Single Rulebook Q&A

Question ID: 2018_4360
Legal act : Directive 2015/2366/EU (PSD2)
Topic : Strong customer authentication and common and secure communication (incl. access)
Article: 13
Paragraph: 2
Subparagraph:
COM Delegated or Implementing Acts/RTS/ITS/GLs: Regulation (EU) 2018/389 – RTS on strong customer authentication and secure communication
Article/Paragraph : Article 13/Paragraph 2
Type of submitter: Credit institution
Subject matter : Application of the exemption related to a trusted beneficiary
Question:

Has the exemption related to a trusted beneficiary to be applied on an account basis or rather to a list of accounts included in an online banking agreement ? Whose list has to be considered in case of a power of attorney where the initiator is not the account owner ? What happens in case of a shared account where each one holds his own trusted beneficiary lists ?

Background on the question:

Article 13(2) of the RTS on Strong Customer Authentification states that SCA can be exempted where "the payer initiates a payment transaction and the payee is included in a list of trusted beneficiaries previously created by the payer".

Furthermore, Article 4(8) of the PSD2 defines the payer as "natural or legal person who holds a payment account and allows a payment order from that payment account, or, where there is no payment account, a natural or legal person who gives a payment order".

The RTS clearly refers to the payer (=account owner) of the transaction. However, in some cases (power of attorney, common account), other persons than the sole account owner can initate a payment on the same account, where each one of them manages his own trusted beneficiary list (linked to his personal online banking access). It is not clear if the list of the account owner or the list of the authorized initiator of the transaction has to be considered, in order to decide wether an exemption can be allowed or not.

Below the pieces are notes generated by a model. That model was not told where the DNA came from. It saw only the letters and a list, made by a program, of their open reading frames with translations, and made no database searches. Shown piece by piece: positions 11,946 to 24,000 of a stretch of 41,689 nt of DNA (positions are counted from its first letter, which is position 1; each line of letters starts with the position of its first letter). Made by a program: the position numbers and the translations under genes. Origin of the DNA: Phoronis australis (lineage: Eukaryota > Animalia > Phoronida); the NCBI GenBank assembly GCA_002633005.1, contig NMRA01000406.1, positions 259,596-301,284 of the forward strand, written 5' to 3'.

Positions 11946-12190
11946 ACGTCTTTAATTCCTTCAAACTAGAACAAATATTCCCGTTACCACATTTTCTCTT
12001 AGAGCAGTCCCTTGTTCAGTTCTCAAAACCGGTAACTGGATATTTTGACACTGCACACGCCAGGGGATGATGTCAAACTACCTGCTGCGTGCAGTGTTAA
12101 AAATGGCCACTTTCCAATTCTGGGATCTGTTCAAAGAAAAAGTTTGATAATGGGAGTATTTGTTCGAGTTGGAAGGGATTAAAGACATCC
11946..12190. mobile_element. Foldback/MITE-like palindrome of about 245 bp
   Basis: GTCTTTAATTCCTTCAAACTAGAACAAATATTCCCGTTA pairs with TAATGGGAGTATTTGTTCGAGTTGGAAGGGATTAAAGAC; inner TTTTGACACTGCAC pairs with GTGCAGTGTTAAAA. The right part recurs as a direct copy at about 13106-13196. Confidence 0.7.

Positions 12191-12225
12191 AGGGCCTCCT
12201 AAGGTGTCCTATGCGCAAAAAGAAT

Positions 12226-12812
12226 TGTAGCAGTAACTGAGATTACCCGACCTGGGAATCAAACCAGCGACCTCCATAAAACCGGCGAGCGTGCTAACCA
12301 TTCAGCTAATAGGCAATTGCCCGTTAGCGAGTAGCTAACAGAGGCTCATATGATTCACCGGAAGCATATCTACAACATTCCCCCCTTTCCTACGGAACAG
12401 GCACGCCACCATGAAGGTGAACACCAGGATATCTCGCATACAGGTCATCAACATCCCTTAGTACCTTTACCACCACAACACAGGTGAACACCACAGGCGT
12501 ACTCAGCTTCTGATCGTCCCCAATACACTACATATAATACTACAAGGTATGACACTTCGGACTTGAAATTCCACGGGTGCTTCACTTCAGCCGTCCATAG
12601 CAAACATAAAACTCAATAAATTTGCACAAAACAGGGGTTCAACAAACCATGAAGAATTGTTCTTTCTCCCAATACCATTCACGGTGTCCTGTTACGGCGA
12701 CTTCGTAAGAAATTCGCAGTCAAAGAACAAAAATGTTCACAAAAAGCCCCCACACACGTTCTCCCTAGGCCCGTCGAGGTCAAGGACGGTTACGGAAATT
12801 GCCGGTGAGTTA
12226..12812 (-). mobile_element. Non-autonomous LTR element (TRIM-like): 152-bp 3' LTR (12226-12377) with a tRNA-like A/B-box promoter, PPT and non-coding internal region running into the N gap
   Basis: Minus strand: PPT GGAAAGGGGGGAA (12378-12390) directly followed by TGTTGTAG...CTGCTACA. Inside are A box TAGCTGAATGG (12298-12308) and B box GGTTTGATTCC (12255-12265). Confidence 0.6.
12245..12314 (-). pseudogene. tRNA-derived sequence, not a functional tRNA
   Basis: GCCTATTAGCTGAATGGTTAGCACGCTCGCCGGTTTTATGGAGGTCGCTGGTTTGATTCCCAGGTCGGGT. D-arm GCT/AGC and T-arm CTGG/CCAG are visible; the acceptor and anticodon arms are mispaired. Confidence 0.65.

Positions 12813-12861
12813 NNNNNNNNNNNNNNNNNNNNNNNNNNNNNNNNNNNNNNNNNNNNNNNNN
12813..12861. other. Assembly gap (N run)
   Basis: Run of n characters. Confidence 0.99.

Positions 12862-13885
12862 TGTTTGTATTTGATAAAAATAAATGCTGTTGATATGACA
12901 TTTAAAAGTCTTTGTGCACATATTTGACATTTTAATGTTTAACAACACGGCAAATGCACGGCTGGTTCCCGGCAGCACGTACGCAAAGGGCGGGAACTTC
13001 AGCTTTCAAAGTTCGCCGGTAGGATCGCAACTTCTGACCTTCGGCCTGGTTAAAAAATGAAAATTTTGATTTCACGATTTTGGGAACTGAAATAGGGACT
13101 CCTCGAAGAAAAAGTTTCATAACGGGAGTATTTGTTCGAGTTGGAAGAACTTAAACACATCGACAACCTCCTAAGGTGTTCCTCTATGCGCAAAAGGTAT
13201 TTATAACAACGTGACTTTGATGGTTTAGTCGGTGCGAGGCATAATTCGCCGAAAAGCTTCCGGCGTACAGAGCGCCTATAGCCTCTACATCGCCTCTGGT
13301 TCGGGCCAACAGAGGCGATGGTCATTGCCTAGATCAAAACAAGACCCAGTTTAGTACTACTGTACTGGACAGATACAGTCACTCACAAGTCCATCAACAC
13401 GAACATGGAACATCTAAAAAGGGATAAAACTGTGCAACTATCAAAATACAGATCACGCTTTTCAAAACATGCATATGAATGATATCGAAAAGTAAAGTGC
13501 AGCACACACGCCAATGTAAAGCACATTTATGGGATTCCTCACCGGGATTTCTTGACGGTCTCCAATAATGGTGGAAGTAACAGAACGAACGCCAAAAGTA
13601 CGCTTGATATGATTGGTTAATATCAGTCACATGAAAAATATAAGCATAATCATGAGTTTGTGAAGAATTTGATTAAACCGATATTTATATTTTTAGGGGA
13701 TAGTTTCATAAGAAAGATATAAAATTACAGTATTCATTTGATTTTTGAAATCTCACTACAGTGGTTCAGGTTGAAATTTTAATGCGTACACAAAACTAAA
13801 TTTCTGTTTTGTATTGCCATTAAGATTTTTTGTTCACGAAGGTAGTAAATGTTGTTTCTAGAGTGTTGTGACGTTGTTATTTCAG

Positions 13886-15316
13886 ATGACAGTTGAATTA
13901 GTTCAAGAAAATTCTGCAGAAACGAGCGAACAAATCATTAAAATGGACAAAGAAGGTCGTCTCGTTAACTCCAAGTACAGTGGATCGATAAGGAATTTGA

Date of submission: 07/11/2018
Published as Final Q&A: 08/03/2019
EBA answer:

Article 13(2) of the Commission Delegated Regulation (EU) 2018/389 states that where the payee is on ‘a’ list of trusted beneficiaries previously created by the payer, strong customer authentication (SCA) may not apply. Further, Article 13(1) of the Delegated Regulation states that SCA applies where the payer creates or amends the list through the payer’s account servicing payment service provider (ASPSP). Article 13 refers to ‘a’ list and ‘the payer’. Under Article 4(8) of PSD2, ‘payer’ is defined as “a natural or legal person who holds a payment account and allows a payment order from that payment account, or, where there is no payment account, a natural or legal person who gives a payment order”. Accordingly, the list would refer to the one created by each account holder.

The exemption should be applied on an account by account basis. Nevertheless, the decision whether a list of trusted beneficiaries applies to more than one account and the corresponding process of authentication, will depend upon the agreement between the ASPSP and the payment service user. Where a power of attorney (PoA) is in place, the list to be considered is that of the payer on whose behalf the PoA holder is acting.

In the event of a joint account each account holder may have its own trusted beneficiary list. In this case, the list to be considered should be the list of the acting account holder at the time the payment is initiated. It is for the contract between the payment service users (PSU) and the ASPSP to determine whether it is possible or not to have a different trusted beneficiary list for each account holder or group of account holders using the account. 

Status: Final Q&A
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